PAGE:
The ordering (kosmos), the same for all, no god or man has made, but it ever was and is and will be: fire everliving, kindled in measures and in measures going out.
…I have so far characterized the new Ionian cosmology by three fundamental features: (1) a geometric model for the heavens, (2) observation and numerical measurement of astral cycles, and (3) the interpretation of physical change as a conflict of elemental powers within a periodic order of reciprocity and symmetry recognized as just. To these must be added a fourth, less original feature: the tendency to explain the present state of affairs by deriving it from some initial situation or first beginning. In place of Hesiod’s theogony, the natural philosophers give us cosmogony. The reports on Anaximander and the quotations from Anaxagoras show that Ionian cosmology began, like Hesiod and the book of Genesis, ‘in the beginning’. It described the emergence of the world order as a gradual process of generation or development from an archē, a starting point or ‘what came first of all.’ And there is some evidence to suggest that Anaximander, like Empedocles and the atomists later, applied the principle of symmetry to foresee a reversal of the cosmic process, so that the earth which had emerged from the sea would sink into it again, and perhaps the whole world process might begin anew. Continue reading “EXCHANGE FOR FIRE: I WENT IN SEARCH OF MYSELF”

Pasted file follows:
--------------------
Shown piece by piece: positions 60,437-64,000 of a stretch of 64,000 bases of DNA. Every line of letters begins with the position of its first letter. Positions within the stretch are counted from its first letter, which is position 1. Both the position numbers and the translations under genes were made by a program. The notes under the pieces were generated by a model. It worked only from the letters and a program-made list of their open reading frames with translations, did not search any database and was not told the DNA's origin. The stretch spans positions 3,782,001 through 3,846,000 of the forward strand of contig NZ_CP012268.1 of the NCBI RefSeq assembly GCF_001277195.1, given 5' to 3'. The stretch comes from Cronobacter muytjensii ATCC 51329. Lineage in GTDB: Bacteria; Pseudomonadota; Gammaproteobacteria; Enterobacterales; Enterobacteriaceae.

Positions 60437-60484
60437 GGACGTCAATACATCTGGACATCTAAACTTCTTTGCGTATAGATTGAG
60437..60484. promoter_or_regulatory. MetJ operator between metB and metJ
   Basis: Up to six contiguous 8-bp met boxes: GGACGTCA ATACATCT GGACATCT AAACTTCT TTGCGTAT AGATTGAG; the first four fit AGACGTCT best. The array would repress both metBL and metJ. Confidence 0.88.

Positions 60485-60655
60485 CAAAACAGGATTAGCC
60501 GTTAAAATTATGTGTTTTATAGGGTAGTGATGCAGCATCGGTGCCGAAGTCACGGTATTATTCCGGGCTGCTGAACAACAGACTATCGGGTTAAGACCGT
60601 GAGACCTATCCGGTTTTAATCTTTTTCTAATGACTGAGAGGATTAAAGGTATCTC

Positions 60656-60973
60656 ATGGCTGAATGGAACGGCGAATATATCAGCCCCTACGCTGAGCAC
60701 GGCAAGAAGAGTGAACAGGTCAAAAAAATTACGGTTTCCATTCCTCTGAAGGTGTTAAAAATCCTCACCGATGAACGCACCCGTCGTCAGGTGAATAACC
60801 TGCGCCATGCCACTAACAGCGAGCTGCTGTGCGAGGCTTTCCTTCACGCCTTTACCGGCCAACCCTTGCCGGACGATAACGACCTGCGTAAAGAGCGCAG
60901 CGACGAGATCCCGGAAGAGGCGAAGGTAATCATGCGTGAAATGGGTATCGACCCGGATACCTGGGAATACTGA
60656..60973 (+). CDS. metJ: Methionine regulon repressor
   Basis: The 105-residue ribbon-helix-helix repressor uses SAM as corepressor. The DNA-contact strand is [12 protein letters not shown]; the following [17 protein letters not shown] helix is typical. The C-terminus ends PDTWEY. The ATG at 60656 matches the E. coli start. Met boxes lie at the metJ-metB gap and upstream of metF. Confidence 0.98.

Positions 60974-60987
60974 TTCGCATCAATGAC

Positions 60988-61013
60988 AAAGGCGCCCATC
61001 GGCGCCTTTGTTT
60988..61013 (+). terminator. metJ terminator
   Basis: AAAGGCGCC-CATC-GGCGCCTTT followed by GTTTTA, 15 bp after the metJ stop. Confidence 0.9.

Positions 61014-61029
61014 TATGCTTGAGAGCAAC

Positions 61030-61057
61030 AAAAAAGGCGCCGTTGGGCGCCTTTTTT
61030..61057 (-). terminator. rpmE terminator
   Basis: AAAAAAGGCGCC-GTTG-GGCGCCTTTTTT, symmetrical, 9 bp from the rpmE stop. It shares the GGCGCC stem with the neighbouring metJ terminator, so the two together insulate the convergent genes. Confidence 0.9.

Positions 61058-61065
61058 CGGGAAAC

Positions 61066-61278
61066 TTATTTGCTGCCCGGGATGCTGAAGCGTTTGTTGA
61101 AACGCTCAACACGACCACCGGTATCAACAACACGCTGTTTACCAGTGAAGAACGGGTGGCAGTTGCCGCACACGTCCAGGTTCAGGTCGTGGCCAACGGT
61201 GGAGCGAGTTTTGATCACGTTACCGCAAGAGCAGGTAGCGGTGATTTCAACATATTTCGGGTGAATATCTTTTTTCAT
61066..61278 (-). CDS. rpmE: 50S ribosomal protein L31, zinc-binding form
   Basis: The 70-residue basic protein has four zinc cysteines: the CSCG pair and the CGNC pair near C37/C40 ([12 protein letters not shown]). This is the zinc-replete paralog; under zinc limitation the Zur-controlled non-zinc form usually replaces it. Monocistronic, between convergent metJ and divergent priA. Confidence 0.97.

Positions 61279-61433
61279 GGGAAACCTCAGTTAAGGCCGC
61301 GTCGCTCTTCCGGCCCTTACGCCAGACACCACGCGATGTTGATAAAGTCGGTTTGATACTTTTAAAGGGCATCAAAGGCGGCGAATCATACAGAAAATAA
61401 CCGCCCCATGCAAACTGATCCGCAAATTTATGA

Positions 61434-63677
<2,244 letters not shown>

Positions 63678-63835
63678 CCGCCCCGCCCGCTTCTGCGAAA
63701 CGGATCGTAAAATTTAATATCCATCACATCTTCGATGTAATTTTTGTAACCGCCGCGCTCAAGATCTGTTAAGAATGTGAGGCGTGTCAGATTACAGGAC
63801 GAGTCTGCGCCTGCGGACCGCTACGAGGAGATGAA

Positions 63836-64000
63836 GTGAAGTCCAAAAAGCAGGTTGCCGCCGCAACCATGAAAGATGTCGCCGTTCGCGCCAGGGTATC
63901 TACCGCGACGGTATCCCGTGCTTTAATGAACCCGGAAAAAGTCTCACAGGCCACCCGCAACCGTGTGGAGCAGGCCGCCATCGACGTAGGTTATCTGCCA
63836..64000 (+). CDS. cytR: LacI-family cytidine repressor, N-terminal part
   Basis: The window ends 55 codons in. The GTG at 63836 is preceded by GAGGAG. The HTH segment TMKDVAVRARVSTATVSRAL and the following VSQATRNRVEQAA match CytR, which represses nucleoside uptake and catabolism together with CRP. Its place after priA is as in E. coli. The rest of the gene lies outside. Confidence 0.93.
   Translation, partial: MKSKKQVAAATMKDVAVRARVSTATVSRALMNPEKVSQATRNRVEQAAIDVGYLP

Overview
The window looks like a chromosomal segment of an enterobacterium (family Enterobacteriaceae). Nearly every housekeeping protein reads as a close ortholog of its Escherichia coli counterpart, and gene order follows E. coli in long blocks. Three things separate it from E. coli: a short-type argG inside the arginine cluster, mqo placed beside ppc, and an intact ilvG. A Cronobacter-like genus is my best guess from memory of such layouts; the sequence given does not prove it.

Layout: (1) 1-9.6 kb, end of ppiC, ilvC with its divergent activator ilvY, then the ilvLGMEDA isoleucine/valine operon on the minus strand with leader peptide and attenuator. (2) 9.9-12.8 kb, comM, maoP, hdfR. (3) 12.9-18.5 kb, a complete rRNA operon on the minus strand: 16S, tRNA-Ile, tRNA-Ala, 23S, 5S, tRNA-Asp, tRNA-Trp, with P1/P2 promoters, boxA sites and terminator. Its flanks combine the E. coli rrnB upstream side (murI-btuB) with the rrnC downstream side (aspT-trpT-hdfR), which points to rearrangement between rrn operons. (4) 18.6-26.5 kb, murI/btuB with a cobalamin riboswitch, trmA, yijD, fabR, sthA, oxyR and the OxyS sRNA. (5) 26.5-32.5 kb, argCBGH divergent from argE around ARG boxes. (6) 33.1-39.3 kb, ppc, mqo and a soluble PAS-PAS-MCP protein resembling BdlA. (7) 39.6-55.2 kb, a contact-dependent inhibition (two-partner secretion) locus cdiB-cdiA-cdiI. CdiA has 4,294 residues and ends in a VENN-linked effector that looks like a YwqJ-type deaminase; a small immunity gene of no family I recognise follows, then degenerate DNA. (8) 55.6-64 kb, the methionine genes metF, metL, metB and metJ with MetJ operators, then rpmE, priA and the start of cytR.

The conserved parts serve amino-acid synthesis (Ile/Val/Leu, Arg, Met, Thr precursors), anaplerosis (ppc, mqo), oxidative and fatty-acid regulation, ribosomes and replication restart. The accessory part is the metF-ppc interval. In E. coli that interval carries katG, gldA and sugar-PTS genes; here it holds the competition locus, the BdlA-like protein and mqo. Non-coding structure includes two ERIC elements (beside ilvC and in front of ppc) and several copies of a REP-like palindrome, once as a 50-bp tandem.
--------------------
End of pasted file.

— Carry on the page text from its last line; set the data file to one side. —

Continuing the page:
The notion of a dichotomy between mind and matter arises from language. In order to speak of the substrate of experience we must give it a name, such as “mind” or “consciousness,” thereby linguistically objectifying the subject. Then, we conflate language with what language attempts to describe, implicitly assuming that mind is an object just as matter allegedly is. We forget that there is no epistemic symmetry between the two.